Scones Recipe

Scones, jam and cream

There is no doubt in my mind that the best scones in Cape Town are served at Kirstenbosch Tea Room. They are moist and fluffy to begin with, and when you add the jam and clotted cream they’re served with, it takes them over the edge into total deliciousness.

I’ve made scones for many years but was never particularly happy with them, especially after I started having tea at Kirstenbosch. So I decided to experiment with trying to recreate the Kirstenbosch scones. After much research on different techniques, I came up with this recipe, which I think is pretty close.

There are a few important things to bear in mind when making scones (many of which apply to making pastry too, as a matter of interest):

  1. The butter needs to be really cold. It helps to cut it up into cubes before adding it to the flour, although I often just chuck it in and roughly chop it up in the bowl.
  2. The mixture should be handled as little as possible – the less handling, the fluffier the scones. The butter is first rubbed into the flour as lightly as possible (I’ve included a short video on how to do this in case you don’t know), then the liquid is added and mixed in using a knife. The last stage requires hands again to just gently push the dough together. I’d suggest flouring your hands before doing this as the dough is quite sticky.
  3. The oven needs to be really hot when you put the scones in. There are several rising and activating ingredients included in the recipe (baking powder, bicarb, lemon juice, yoghurt) and the faster the scones rise, the lighter they will be.

I used to cut the scones out using a cookie cutter, but I really like this method of just cutting up the dough. It’s much easier, there is no wastage, the scones seem to rise more assisted by the neighbouring ones, and they end up with soft edges, which I personally love. If you prefer them to be completely separate though, by all means cut them out. Just remember to cut straight down, rather than twisting the cutter (which reduces rising) and place them apart on the baking tray.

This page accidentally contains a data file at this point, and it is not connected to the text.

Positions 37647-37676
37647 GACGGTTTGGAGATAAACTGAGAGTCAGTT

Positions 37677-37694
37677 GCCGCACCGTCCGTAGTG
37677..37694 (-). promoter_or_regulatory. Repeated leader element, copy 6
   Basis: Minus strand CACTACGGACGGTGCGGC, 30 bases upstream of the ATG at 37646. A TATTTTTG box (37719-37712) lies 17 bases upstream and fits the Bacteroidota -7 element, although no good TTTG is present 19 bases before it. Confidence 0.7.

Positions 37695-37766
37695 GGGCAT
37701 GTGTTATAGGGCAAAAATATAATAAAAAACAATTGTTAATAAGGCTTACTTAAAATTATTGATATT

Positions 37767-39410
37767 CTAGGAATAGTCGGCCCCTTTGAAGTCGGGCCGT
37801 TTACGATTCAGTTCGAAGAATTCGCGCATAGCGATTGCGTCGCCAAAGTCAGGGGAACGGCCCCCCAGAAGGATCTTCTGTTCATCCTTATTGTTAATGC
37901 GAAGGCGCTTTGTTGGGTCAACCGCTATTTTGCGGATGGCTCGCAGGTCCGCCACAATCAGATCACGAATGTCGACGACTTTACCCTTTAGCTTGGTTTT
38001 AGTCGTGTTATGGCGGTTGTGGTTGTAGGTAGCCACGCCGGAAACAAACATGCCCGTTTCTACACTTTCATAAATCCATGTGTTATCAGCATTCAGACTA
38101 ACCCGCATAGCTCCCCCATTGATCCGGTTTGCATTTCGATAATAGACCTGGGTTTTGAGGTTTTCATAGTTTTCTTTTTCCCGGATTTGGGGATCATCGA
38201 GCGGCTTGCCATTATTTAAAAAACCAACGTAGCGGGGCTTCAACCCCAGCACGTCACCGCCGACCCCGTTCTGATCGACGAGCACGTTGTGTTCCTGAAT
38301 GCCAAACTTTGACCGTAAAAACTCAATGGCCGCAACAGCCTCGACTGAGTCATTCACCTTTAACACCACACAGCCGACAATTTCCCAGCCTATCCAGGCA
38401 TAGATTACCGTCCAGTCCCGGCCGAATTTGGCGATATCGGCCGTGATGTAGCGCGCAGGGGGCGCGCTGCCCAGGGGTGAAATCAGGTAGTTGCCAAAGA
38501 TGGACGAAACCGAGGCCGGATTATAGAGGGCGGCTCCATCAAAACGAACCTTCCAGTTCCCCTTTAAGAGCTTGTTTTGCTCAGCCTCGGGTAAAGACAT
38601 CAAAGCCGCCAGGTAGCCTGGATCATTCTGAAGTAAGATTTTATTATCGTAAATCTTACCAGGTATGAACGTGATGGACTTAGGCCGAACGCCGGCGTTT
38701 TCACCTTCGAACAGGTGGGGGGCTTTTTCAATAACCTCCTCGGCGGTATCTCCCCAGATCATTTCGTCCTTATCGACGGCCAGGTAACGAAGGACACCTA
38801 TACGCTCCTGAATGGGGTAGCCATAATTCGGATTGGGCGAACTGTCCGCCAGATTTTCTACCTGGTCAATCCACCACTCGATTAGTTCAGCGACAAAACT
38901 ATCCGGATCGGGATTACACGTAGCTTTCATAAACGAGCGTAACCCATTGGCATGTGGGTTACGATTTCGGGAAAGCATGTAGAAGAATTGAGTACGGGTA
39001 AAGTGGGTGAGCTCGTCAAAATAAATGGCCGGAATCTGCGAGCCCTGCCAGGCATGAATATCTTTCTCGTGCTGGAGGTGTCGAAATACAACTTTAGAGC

You can serve them simply with butter, or add jam and cream for added luxury (watch out for the cream moustache!).

Serving them as a savoury snack works really well too, if the fancy takes you. Just leave out the sugar and feel free to add interesting touches like chopped herbs, grated cheese, sliced olives or sun-dried tomatoes. Top savoury scones with anything from plain butter, cream cheese or ordinary cheese to smoked salmon, tomato, pesto and/or grilled veggies like aubergine and red peppers, or even use them as the base for Eggs Benedict. (Yum, I’ve just inspired myself – I think I’ll make Eggs Benedict soon!!)


  • 3c plain white flour plus extra for dusting
  • 1½T sugar
  • 3t baking powder
  • 1t bicarb
  • Pinch salt
  • 100g cold butter, cut up into cubes of 1 – 2cm
  • Juice of half a lemon
  • ½c plain yoghurt (low fat or double cream)
  • 3 – 6T milk, or a mix of milk and more yoghurt

Optional to serve:

  • Butter
  • Honey or a selection of jams
  • Whipped or clotted cream


Preheat the oven to 220°C. Prepare a baking tray with some baking paper and sprinkle some extra flour on your countertop or a wooden board so it’s ready for later.

Place all the dry ingredients in a large bowl and mix together.

Dry ingredients for scones

Add the butter to the flour mix and cut it up further if necessary, coating the pieces with flour.

Add butter to flour mix

Cut up butter and coat with flour

Then rub the butter into the flour mixture. Pinch and rub the pieces of butter between your fingertips, while lifting the mixture to incorporate air, until it resembles fine breadcrumbs. It’s better to work it less than more, so don’t worry if there are still a few bigger pieces of butter. See here for a quick demo.

Butter rubbed in

Add lemon juice and yoghurt and using a knife, mix them in.

Add lemon juice and yoghurt

Mix in lemon juice and yoghurt using a knife

Now add 3T of milk and mix again with the knife.

Add more milk and/or yoghurt

Keep adding milk and mixing with the knife until all the dry bits are incorporated and you have a moist and slightly sticky dough. With floured hands, gently push the dough together where necessary to form a rough ball, again without handling it too much. Turn it out onto the floured surface.

Sticky dough

Again with floured hands, pat it down to about 4cm thick then turn it over, making sure there is flour underneath, so you have a floured surface of dough facing up.  Gently shape it into an approximate square or rectangle.

Turned and shaped dough

Then carefully transfer it to the baking sheet.

Transfer dough to baking sheet

Shape a bit more if necessary, before using a sharp knife to cut into squares of about 5cm x 5cm. It will be sticky but use the knife to gently try to shift the squares slightly apart on the paper.

Cut up dough

Place in the oven and bake for 15 – 20 minutes until the scones have risen and the surface is starting to change colour to a very pale brown. The scones should be just firm but still soft.

Baked scones

Remove from the oven and cool for a couple of minutes before separating the scones gently with a knife.

Baked scones separated

Place them in a bowl covered by a tea towel to keep them warm while you make your final preparations for tea.

Keep scones warm

Serve with butter, jam or honey, and whipped cream.

Serve with jam and cream


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© Alexandra Lawrence and Inspired Nourishment, 2014


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